Date of Award:
Master of Science (MS)
Engineering and Technology Education
William E. Mortimer
An essential part of the elementary school curriculum is the creative activity program connected with it. Educators believe that the fullest development of the child can best be attained through a program which provides a series of well selected experiences and activities. At present education considers the whole child-his abilities, needs, and interests-as vital factors in the development of a good curriculum, instead of merely the concrete and formal subject matter. Recently there has been an expressed view, by administrators of elementary school systems and many authorities and industrial arts teachers, that there is a definite need for formulating an effective plan of instruction for industrial arts in the elementary school program. This need has occured because of the varied programs and confusion of current practices that exist in the activity programs of the elementary school, and the belief that industrial arts, probably more than most other subjects, can contribute to the activity program and the development of the whole child. The problem of this study was to procure and evaluate the opnions of industrial arts authorities and the opinions of Utah school administrators on the necessary elements for desirable industrial arts instruction in the elementary schools. This investigation was not attempted for the purpose of developing a course of study of industrial arts to be considered as a part of the elementary curriculum; nor was it the purpose to go into any detail about the innumberable possible problems that would have to be considered in introducing it as a subject ara. The writer limits this study to the evaluation of effective instructional elements that could be incorporated, with modifications, into a plan of instruction for industrial arts in the elementary schools of Utah.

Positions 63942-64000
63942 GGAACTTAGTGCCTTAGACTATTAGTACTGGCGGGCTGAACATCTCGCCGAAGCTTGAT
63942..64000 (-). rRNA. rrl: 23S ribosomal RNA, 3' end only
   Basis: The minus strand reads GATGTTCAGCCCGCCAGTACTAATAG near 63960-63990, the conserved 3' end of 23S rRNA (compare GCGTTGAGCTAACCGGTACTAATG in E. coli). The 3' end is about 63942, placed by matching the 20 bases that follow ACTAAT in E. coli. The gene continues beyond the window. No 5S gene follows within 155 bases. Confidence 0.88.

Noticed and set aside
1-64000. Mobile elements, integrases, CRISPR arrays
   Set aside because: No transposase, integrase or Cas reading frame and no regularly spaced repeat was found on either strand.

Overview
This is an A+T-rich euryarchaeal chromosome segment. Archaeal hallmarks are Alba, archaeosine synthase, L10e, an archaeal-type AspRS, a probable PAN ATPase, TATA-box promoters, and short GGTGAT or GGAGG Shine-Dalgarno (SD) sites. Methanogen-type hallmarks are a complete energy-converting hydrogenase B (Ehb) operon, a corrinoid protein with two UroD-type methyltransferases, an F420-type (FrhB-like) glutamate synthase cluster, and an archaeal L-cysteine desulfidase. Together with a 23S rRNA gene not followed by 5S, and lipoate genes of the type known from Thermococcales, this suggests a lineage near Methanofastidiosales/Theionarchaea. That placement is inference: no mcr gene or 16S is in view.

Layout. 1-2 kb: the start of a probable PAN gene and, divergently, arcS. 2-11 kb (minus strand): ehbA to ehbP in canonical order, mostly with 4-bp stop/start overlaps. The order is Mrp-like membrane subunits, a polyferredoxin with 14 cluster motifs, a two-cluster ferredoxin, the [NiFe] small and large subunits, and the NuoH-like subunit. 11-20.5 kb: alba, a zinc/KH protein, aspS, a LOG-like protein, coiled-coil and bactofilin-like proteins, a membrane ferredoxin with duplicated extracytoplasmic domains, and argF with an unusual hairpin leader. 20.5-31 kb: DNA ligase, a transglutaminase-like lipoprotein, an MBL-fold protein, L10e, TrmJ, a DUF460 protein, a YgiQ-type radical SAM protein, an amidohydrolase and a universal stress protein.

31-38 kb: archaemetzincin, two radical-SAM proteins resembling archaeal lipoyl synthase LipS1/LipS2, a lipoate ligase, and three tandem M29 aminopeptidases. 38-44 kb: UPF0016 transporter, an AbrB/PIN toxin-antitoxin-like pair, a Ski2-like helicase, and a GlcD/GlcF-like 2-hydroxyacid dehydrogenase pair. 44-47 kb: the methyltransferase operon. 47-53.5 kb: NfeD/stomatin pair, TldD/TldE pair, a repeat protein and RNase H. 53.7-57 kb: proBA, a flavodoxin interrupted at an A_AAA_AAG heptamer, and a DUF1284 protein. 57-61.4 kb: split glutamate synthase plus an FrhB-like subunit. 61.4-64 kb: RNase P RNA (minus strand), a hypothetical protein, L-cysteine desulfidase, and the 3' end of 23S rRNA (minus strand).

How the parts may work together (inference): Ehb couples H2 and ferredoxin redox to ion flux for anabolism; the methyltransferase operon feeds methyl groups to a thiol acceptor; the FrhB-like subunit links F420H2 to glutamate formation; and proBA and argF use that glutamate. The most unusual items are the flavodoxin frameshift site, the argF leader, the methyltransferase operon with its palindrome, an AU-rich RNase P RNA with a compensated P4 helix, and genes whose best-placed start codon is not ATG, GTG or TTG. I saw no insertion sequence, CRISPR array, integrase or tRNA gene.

Ralphs, Lee W., "An Evaluation of Necessary Elements for Desirable Industrial Arts Instruction in the Elementary Schools of Utah" (1951). All Graduate Theses and Dissertations. 1860.
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